Versa - A Voyage / A Destination

Versa – A Voyage / A Destination

This album from Canadian band Versa, A Voyage / A Destination, is their third (and first for a decade) but the first I have heard, and I suspect I’m not alone in being new to them. Approaching the album with no expectations or preconceptions, I’ve found it rather a breath of fresh air. Actually, I suppose I had some expectation, given the guest list, which is impressive, and includes Jim Grey (Caligula’s Horse) and Marjana Semkina (Iamthemorning) on vocals, Nick D’Virgilio (Big Big Train, Spock’s Beard, etc.) on drums and percussion, Eric Gillette (Neal Morse Band) on guitar and vocals, and Lars Fredrik Frøislie (Wobbler) on organ. With that kind of cast, one would expect something pretty proggy. In reality, there are more post-rock sounds and influences, but with a prog twist for sure.

Opening track, the epic Pool of the Naiads, is the most typically prog song I suppose, and makes a great introduction to the record. Eric Gillette appears on this one, handling vocals and guitar on a song which is quite distinctly different to his usual style. It begins in a mysterious folky way, with a flavour of the sort of soundscape Lunatic Soul achieved on Through Shaded Woods. This is soon left behind for full blown prog however, courtesy of Lars Fredrik Frøislie and his distinctive organ playing. As the story of the water nymphs unfolds, the pastoral tones return, shades of Jethro Tull perhaps, and with the beautiful melodic tones of Hollas Langton’s violin, which is a feature of the album. Also noteworthy is the use of trumpet, which immediately brings Big Big Train to mind with their use of brass. At around 15-minutes long, this track is undoubtedly epic, but it doesn’t outstay its welcome, and the closing five minutes as the themes build to a climax is very impressive, leaving me with the firm belief that this band are worth keeping an eye on.

The next two instrumentals are more succinct. The first, Sea of Vapours, is a beautiful piece, built around repeated guitar picked lines and flute, which then gives way to the violin for the main melody, and it is a sumptuous shimmering thing. Lantern Season has a similarly delicate feel, glistening as it soothes the troubled brow, and again the similarity to BBT is undeniable.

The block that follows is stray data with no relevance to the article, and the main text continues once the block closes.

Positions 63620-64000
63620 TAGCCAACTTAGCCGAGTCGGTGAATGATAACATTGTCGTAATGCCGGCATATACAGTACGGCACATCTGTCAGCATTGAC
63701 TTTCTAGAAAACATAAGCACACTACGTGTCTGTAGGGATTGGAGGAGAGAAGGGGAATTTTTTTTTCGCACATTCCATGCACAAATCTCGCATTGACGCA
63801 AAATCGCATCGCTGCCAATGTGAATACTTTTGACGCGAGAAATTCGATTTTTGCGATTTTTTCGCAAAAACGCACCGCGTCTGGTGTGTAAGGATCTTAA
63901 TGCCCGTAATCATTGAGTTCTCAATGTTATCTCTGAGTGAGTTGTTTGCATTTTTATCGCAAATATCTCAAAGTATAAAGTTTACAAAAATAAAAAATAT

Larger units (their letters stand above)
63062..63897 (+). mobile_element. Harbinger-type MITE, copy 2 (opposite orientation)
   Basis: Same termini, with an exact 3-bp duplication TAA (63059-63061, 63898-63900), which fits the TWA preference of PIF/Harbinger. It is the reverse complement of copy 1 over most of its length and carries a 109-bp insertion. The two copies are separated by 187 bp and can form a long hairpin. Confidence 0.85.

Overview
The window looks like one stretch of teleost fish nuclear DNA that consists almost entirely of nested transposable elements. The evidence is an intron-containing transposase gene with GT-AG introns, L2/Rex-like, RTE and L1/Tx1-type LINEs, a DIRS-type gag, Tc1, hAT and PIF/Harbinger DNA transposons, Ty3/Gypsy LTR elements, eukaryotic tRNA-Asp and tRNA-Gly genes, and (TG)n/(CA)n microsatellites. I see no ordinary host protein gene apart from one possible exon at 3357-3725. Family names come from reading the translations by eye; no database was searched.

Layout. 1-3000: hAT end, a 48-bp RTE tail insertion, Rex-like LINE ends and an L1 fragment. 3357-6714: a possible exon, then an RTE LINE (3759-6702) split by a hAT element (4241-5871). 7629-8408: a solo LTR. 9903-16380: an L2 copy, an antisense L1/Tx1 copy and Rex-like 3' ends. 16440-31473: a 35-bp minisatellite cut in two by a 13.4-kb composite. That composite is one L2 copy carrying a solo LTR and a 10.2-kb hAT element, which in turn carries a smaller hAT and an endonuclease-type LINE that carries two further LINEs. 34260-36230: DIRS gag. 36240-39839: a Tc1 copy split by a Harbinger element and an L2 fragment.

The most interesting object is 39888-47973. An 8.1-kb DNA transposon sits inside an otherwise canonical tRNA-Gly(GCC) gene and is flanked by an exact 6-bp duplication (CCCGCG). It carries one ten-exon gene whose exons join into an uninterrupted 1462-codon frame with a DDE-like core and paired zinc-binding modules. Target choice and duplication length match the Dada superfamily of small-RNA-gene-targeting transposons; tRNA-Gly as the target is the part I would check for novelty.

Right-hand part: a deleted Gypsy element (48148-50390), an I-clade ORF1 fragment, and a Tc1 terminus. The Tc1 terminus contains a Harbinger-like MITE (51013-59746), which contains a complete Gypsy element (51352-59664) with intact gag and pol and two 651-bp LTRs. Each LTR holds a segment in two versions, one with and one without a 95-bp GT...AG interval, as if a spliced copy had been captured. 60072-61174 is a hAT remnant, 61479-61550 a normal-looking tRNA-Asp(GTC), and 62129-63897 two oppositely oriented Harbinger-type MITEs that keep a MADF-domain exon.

As lovely as it is though, it is a prelude for the final song, the nearly 27-minute long epic title track, Voyage. This begins with what is described as chromatic percussion courtesy of Nick D’Virgilio, playing out a minimalist repeated pattern, and sounding for all the world like a glockenspiel. Jim Grey and Marjana Semkina share lead vocals on this piece, and their voices work superbly well together. A theme emerges, and slowly builds (as Versa tend to do) with drums, keys, guitars, violin and trumpet gradually working up the tension, with chanted vocals. Nick’s drumming style is unmistakable and keeps the momentum pushing on until at around the ten-minute mark, it all stops. Piano and guitar start a slow rebuild, with violin and flute again playing a central role, and the effect is hypnotic and mesmerising. At the half-way mark, we restart again, this time with tremolo picked guitars from Matthew Dolmage and Benjamin Rancourt to the fore, which tremble and shimmer in a remarkable way. The effect is ethereal and wondrous, although for me the following ten-minute segment is overly long. If the idea is to convey a sense of a seemingly endless voyage, with no land in sight, they certainly achieve it, but quite honestly, I think this song would have more impact with some judicious pruning. The dynamics of the opening ten-minutes sadly never return, and although this confounds expectation of some sort of ending (a good thing), it rather fizzles out and I’m not sure it quite works.

Having said all that, it hasn’t stopped me returning to this album many times over, and I do enjoy it. It isn’t what I was expecting, and some of the originality in the compositions is very effective. I believe the intention is to release a follow-up early next year, and I will definitely be checking it out because the best moments on A Voyage / A Destination are sublime. In the meantime, I do urge you to give this a try, as it is a bit different to your average prog release and worthy of investigation.

01. Pool of the Naiads (15:28)
02. Sea of Vapours (5:32)
03. Lantern Season (5:24)
04. Voyage (26:57)

Total Time – 53:21

Jesse Bell – Drums, Backing Vocals
Matthew Dolmage – Acoustic & Electric Guitars, Concert & Alto Flutes, Lead & Backing Vocals, Additional Keyboards
Hollas Langton – violin
Benjamin Rancourt – Acoustic & Electric Guitars, Backing Vocals
Anthony Theocharis – Electric Bass, Backing Vocals
Janelle Wrona – Keyboards, Electric Guitar
~ with:
Nick D’Virgilio – Drums & Chromatic Percussion (track 4)
Jim Grey – Lead Vocals (track 4)
Marjana Semkina – Lead Vocals (track 4)
Eric Gillette – Lead Guitar, Vocals (track 1)
Lars Fredrik Frøislie – Hammond Organ (track 1)
Michelle Edwards – Trumpet

Record Label: Independent
Country of Origin: Canada
Date of Release: 2nd September 2022

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